The Internet was once seen as a way to diversify Russia’s economy beyond oil. When VKontakte started in 2006, Mr. Durov says, he envisioned his country as a tax-free and libertarian utopia for technologists.
“The best thing about Russia at that time was the Internet sphere was completely not regulated,” he said. “In some ways, it was more liberal than the United States.
Now the Internet is viewed with suspicion by Mr. Putin, who has called it a “C.I.A. project” and has taken steps to insulate Russia from the rest of the digital world. One leading Russian activist recently said the government was on a “campaign to shut down the Internet.”
It’s time for jurors in Oakland, California to determine whether or not Apple violated antitrust laws by forcing consumers to use iTunes. Bloomberg's Karen Gullo writes, “The trial promises a trip back in time, when the iPod was still new and dominated in digital music. Gwen Stefani’s “Hollaback Girl” and Green Day's “Boulevard of Broken Dreams” were hits and Apple sold more 22 million iPods in 2005.” The proceedings will also include old emails sent by former Apple CEO Steve Jobs, which the prosecution hopes will help make its case that Apple was able to charge more for iPods and stifle competition by locking iPod owners into iTunes.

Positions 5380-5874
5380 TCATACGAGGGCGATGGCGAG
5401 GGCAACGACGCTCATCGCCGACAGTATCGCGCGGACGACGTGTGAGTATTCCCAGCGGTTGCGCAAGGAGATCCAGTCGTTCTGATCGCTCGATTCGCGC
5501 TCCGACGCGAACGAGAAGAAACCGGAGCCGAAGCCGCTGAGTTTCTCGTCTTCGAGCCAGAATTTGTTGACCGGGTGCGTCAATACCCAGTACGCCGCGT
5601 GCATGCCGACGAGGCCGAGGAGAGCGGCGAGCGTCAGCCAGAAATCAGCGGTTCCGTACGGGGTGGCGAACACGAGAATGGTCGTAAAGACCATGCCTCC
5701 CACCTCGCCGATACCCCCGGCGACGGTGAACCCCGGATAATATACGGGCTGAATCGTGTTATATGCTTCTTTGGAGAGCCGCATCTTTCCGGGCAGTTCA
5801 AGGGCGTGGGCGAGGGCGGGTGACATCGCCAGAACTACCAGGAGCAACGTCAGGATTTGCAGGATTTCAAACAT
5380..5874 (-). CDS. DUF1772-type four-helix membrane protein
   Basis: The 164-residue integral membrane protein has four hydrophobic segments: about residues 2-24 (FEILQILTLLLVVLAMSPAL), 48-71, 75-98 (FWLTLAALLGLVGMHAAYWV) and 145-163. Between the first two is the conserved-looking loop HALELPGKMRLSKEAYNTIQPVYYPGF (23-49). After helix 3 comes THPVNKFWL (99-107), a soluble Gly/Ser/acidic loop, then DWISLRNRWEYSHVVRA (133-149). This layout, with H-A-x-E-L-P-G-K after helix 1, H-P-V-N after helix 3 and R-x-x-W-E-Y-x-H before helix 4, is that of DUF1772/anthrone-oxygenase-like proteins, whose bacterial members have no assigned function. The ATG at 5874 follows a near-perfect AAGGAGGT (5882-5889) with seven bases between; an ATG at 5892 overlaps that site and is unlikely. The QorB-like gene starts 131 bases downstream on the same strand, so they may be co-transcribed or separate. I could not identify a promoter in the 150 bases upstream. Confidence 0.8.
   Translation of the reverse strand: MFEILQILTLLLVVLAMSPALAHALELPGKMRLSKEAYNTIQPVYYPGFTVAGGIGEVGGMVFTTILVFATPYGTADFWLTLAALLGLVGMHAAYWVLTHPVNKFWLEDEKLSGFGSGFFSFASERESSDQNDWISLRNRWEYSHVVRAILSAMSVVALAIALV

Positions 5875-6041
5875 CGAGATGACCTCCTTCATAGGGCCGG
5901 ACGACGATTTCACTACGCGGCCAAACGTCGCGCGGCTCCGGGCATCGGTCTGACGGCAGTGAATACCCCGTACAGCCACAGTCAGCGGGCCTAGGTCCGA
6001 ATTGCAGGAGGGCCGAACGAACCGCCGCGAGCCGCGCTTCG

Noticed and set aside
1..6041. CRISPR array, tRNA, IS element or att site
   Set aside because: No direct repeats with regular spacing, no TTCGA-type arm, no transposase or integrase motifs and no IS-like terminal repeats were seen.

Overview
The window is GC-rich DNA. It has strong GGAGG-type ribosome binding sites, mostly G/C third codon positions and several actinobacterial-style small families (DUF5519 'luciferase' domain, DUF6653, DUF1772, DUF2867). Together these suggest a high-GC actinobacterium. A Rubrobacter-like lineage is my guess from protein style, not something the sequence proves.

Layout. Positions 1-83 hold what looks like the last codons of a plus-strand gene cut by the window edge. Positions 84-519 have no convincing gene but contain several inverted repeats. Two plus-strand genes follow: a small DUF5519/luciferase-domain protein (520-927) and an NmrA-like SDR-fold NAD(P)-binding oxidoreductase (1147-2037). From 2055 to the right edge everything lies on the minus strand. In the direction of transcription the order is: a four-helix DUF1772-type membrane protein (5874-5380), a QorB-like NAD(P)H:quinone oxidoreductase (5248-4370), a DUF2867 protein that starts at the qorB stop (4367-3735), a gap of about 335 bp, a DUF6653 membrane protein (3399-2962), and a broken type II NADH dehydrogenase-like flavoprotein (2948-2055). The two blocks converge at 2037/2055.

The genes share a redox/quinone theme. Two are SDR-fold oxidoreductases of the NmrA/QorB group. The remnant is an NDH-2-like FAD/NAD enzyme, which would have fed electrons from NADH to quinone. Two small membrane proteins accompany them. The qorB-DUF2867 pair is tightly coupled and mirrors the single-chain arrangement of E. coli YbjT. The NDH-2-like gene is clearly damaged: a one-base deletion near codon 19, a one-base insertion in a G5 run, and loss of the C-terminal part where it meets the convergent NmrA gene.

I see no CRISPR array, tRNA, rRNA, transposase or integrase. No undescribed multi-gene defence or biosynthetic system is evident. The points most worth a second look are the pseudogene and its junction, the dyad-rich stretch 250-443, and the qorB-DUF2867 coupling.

Corporate customers are mulling alternatives now that the company is finally splitting up.
The online retailer is trying to disrupt itself with lots of new offerings. CNET says that one new product, the company’s voice-controlled speaker, Echo, is "too much of a work in progress to enthusiastically recommend at its full list price."
The Wall Street Journal reports that General Electric, a 122-year-old company, is determined to imprint its brand onto millions of millennial brains, so it’s embracing branded content, Instagram, Vine, Pinterest and Tumblr. Can’t wait for a slew of appliance-related .gifs. And the GE Second Life jet engine demo space.
Sony hired the forensics experts at Mandiant (a division of FireEye) to help the company recover from a security breach that was serious enough to catch the attention of the Federal Bureau of Investigation. The FBI also warned businesses that the type of malicious software used in the Sony hack is part of a destructive cyberattack in the U.S. That was apparently too late, though, to stop Fusion's Kevin Roose from getting his hands on documents showing how much money the top brass at Sony Pictures Entertainment is making.
News and Notes
In the wake of the protests and riots in Ferguson, Missouri over the killing of the unarmed teenager Michael Brown, the Obama administration is dedicating $263 million in Federal funding for body cameras and additional training for police officers. Businessweek reports that two major U.S. companies sell body cameras: Vievu and Taser.
The U.S. Supreme Court is still trying to figure out when hateful and threatening comments online cross the line between free (distasteful) speech and serious threats. My Bloomberg View colleague, Noah Feldman, sorted through these issues in a column yesterday. "Anthony Elonis doesn't deserve sympathy or admiration -- but he does deserve for the government to prove that he meant to threaten others before he goes to jail," Feldman wrote.
This column does not necessarily reflect the opinion of Bloomberg View's editorial board or Bloomberg LP, its owners and investors.
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Timothy L. O'Brien at email@example.com